I just finished reading Living Beautifully with Uncertainty and Change by Pema Chodron and the timing couldn’t have been more perfect. I have been to four funerals in the past five months and, boy, if that doesn’t bring up uncomfortable feelings of uncertainty and change….
It’s a quick read, only 140 pages, and in it she shares the hands-on basics of three commitments to handle the uncertainty of life.
Some of my favorite parts:
“An emotion like anger [is] an automatic response [that] lasts just ninety seconds from the moment it’s triggered until it runs its course. One and a half minutes, that’s all. When it lasts any longer, which it usually does, it’s because we’ve chosen to rekindle it.”
Hmmm, how many times have I let anger, fear, or resentment last longer than ninety seconds!
“Very simple: We’re either speaking or acting in order to escape, or we’re not.” When we refrain from speaking or acting out, “we’re allowing ourselves to feel the underlying uncertainty – that edgy, restless energy – without trying to escape. The escape routes are there, but we’re not using them. We’re getting in touch with the feeling of fundamental uneasiness and relaxing with it rather than being run around by our thoughts and emotions.”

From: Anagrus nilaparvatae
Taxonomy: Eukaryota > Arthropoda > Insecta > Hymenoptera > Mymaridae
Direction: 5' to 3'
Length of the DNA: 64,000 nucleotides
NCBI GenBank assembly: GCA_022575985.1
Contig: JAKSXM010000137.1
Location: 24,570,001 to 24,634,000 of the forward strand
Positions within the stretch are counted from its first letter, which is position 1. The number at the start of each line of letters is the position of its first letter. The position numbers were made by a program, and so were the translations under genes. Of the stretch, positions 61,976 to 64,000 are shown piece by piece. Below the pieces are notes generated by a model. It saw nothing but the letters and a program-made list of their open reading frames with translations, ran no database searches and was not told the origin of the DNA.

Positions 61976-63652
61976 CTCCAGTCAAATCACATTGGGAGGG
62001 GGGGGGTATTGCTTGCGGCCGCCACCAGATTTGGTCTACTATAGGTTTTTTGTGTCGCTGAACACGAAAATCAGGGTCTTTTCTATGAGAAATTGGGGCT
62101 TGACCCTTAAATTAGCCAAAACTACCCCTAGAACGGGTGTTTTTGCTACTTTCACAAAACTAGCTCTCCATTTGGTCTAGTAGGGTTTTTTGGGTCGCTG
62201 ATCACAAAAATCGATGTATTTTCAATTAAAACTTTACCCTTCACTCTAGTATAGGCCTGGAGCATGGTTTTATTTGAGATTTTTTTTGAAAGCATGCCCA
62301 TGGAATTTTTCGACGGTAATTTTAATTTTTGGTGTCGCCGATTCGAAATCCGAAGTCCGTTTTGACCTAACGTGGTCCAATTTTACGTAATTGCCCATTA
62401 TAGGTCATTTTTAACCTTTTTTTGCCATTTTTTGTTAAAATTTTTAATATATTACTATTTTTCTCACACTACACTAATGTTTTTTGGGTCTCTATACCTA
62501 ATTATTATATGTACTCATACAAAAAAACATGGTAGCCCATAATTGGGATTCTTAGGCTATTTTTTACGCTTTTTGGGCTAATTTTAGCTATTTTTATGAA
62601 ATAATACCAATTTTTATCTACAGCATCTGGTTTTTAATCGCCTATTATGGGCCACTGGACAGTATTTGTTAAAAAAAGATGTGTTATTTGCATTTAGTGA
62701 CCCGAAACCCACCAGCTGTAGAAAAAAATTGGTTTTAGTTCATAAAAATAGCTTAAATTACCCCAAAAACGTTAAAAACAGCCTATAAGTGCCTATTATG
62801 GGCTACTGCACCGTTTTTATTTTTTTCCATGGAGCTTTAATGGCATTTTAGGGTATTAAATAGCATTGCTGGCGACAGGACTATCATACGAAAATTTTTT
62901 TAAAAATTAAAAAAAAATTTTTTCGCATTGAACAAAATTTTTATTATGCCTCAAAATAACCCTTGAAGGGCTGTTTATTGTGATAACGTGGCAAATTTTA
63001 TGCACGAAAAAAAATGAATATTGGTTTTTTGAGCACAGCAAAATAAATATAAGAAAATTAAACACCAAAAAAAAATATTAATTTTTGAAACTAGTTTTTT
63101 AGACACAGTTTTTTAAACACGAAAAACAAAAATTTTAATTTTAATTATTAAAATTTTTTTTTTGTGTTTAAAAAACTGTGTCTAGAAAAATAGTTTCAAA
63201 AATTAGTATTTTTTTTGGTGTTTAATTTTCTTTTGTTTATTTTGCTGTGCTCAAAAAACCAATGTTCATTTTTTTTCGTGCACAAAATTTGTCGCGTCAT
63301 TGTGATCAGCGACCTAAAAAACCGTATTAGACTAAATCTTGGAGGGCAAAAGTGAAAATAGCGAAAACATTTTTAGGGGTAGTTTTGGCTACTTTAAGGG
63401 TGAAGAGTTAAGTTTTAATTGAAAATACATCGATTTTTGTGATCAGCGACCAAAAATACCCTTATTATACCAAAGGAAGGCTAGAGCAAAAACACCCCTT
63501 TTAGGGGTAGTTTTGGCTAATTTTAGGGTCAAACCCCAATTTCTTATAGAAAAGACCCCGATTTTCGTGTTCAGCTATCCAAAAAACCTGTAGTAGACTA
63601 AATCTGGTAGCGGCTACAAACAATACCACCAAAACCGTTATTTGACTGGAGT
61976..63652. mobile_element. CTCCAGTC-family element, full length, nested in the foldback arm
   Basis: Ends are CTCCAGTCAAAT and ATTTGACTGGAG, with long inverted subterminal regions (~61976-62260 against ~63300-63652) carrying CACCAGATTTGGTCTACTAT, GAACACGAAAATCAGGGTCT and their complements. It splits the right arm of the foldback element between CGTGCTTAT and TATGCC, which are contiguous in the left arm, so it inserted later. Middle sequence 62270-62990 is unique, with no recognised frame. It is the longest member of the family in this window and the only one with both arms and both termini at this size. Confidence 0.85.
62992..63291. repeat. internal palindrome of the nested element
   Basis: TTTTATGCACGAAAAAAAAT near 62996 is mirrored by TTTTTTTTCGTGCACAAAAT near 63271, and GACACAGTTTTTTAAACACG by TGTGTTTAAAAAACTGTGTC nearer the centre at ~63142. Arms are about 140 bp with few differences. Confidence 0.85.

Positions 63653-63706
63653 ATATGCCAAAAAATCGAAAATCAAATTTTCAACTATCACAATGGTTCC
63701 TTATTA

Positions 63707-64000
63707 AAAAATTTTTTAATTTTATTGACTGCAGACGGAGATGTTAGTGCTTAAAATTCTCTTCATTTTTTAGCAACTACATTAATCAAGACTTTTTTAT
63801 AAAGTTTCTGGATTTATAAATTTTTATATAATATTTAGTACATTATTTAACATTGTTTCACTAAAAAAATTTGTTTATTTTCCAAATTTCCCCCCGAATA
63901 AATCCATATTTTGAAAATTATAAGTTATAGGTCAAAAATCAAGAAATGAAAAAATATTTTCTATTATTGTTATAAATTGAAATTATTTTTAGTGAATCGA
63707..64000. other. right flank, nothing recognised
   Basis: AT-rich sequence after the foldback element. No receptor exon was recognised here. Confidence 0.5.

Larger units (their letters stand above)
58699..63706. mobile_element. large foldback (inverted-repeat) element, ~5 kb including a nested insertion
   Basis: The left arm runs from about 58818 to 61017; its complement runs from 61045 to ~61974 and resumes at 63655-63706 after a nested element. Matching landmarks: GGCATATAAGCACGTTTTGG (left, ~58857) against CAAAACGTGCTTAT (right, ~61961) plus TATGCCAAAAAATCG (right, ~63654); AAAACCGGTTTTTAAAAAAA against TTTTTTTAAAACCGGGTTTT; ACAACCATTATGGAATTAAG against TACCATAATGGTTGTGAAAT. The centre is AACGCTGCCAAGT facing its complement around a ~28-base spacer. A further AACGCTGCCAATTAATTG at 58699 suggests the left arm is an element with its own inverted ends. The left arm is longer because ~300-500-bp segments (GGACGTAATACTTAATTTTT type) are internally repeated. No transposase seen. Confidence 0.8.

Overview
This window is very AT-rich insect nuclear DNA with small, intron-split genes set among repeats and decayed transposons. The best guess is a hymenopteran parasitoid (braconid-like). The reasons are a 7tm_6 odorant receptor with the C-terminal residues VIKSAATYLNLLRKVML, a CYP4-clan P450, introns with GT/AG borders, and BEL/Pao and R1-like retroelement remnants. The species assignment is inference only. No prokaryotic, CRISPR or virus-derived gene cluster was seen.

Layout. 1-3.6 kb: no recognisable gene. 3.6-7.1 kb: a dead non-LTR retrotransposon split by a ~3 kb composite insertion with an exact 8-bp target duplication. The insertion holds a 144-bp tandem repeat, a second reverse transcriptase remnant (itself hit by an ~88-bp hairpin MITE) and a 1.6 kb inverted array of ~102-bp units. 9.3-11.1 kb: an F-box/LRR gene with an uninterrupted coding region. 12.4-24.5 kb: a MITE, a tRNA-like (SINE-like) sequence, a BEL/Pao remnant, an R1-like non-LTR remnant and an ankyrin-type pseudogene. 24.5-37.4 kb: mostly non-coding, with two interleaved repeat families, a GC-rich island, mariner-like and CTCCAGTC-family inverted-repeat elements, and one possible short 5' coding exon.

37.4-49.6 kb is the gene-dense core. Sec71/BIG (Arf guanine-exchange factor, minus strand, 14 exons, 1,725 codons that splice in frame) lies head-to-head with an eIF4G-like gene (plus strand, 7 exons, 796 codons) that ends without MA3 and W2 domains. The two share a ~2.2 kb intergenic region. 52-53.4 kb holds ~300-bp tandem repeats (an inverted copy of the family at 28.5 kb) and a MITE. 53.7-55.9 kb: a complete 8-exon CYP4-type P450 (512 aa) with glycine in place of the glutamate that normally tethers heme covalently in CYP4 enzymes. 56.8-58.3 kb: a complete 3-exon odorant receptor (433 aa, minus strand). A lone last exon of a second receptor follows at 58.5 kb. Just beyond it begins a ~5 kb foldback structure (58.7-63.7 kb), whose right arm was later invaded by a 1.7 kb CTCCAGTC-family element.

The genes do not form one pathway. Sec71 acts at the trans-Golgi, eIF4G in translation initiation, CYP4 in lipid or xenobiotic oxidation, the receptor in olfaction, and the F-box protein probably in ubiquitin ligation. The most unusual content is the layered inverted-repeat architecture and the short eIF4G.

Escapes… like Facebook and Candy Crush, maybe?
“The problem with most people is that they are always trying to give out the bad and take in the good. That has been the problem of society in general and the world altogether.”
With each section, she gives practical exercises, mostly in the form of very do-able meditations. The last one called “tonglen” I finished reading the day before the most recent funeral, and I really tried to practice it during the ceremony.
As a quick example of tonglen… in the case of grief, you would focus on breathing in sorrow and breathing out comfort (seems opposite to my instincts – I typically would want to breathe in comfort and breathe out sorrow) How it most helped me was that I didn’t try to escape or numb out from the grief coming up and as a result, I ended up feeling more connected with the others grieving that day.